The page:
So, if working with original camera files is not ideal because of real time and smooth playback, what’s the solution?

Optimising media. What is it?

Optimising media is a process DaVinci Resolve can use to generate intermediate and temporal versions of the footage, generally of lower quality and resolution, what will work much much much better.

It is safe to say that, when editing any kind of long form project with DaVinci Resolve, optimising media is the way to go.

It’s similar to what we call transcoding or creating proxies in other programs, like the Avid, or Premiere Pro. In Final Cut Pro X, we also call it optimise.

Optimised media works better mainly because of two reasons:

  • Because it uses a post-production codec, generally DNxHR or Apple ProRes, that is design precisely to be efficient when doing post. These codecs always work better than camera native codecs. Also, we can choose different codec qualities, from very low quality to decent enough or high quality, like I will explain below. No matter what, DNxHR and Apple ProRes will always play better.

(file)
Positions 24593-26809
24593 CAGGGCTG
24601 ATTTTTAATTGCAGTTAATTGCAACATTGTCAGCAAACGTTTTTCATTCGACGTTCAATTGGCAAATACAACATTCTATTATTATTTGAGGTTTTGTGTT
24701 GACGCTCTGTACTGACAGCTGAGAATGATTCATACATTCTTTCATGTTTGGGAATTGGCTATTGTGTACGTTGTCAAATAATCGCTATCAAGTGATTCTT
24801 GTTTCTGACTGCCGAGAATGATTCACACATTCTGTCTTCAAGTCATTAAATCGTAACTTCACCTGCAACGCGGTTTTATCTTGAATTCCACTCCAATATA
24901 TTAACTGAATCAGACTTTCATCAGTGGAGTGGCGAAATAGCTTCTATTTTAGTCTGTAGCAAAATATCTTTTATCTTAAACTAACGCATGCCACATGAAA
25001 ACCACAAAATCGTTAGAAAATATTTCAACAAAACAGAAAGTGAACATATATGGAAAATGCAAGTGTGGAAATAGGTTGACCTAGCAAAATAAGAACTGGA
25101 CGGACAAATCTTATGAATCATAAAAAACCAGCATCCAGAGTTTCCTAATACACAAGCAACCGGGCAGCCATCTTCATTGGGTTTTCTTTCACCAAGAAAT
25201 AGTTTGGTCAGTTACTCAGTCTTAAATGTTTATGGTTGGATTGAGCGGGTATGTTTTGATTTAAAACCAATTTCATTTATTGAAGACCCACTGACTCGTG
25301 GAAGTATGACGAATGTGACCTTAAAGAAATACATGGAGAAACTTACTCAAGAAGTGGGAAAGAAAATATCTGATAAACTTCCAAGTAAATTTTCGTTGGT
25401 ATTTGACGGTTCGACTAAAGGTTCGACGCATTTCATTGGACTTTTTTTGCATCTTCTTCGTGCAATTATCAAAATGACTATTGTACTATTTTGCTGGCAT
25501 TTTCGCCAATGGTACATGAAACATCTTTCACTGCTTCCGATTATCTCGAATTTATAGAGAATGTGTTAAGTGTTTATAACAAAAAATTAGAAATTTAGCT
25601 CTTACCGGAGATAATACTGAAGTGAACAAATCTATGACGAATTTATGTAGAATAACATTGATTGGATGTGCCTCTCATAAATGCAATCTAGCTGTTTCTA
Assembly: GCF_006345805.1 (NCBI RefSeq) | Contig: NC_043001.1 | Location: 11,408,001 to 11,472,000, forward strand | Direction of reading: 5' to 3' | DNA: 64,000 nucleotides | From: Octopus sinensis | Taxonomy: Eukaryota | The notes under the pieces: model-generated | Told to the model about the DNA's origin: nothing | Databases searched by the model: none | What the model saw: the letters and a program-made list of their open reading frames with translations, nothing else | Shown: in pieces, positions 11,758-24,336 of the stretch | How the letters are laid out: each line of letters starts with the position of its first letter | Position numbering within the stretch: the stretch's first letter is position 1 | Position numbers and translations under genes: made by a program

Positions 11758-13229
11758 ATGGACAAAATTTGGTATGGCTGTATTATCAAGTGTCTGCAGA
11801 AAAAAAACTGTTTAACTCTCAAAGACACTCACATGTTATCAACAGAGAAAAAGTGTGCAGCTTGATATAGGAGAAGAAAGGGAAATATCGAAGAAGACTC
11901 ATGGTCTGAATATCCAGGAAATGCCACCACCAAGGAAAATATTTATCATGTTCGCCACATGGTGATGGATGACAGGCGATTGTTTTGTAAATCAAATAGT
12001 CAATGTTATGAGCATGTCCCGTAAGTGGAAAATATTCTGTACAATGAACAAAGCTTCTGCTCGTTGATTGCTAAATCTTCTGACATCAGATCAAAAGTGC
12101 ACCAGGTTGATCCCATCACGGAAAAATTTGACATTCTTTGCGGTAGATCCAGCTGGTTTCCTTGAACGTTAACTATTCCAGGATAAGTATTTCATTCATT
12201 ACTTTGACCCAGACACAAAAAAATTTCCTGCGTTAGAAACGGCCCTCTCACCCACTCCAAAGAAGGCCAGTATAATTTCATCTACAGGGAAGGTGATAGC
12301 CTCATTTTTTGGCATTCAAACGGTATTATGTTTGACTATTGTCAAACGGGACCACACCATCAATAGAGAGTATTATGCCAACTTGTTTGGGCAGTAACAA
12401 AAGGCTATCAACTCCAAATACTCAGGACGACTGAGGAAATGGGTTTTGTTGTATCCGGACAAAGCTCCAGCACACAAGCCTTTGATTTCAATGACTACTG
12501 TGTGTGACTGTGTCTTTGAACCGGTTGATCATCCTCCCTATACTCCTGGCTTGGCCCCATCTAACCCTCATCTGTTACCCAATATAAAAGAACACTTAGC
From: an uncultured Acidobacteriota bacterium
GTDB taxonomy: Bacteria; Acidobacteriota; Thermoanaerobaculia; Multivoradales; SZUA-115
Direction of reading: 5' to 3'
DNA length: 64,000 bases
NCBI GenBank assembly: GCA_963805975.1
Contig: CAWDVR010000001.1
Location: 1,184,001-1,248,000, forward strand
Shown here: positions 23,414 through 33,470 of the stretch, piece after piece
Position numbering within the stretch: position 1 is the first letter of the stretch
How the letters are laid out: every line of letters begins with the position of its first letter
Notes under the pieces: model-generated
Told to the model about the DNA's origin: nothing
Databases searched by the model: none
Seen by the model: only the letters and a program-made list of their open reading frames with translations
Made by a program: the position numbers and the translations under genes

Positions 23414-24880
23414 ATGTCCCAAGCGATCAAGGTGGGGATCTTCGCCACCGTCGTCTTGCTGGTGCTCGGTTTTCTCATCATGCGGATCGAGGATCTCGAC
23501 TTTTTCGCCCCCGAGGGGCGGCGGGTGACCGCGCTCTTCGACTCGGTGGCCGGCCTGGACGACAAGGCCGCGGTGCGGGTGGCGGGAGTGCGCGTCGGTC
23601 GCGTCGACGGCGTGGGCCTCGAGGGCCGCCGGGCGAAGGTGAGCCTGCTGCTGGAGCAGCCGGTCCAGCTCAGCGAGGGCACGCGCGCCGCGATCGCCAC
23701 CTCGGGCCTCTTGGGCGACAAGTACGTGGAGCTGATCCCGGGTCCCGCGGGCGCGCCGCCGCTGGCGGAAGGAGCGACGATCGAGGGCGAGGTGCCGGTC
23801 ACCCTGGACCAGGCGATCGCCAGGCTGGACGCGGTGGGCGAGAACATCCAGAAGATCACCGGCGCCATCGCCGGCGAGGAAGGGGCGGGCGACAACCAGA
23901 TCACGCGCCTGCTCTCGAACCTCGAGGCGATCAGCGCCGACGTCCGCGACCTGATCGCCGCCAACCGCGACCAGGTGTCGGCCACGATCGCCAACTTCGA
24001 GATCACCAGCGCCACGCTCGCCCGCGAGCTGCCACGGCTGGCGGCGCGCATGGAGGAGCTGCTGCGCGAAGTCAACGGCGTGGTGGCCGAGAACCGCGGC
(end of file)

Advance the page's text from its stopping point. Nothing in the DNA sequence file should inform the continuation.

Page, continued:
• Because it allows to generate lower resolution files. For example, if the footage is 8K, we can optimise to half the resolution (4K), with no visual change of the aspect of the frames. This is: the sizing and composition we see is the same, but we are looking to lower resolution frames that are up-scaled in playback to display the same size.

It is important to understand that this optimised media in DaVinci Resolve “doesn’t make sense” and is not usable outside DaVinci Resolve. It all happens internally, and these are not files you take to and use in, say, Premiere Pro, or any other program.

If we need to do that, converting camera native files to something easier to edit with, to take and use in another program, we use a different workflow: exporting proxies/transcode files. It’s a different thing.

Optimising media is only to be used in DaVinci Resolve. The media is “internal”. It will be saved in a location we can choose, but it won’t be accessible from anything other than DaVinci. Also, Optmized Media is not designed really to move from computer to computer. Not a good idea to try to copy or move Optimized Media to use in another workstation. If you need that, mobility and flexibility, you should do a different workflow: instead of optimising media, you should be exporting proxies from the Delivery page. Note: there is a way to copy all media to a different location, using a Project Archive, and that can include Optimized Media, but that is not what you want.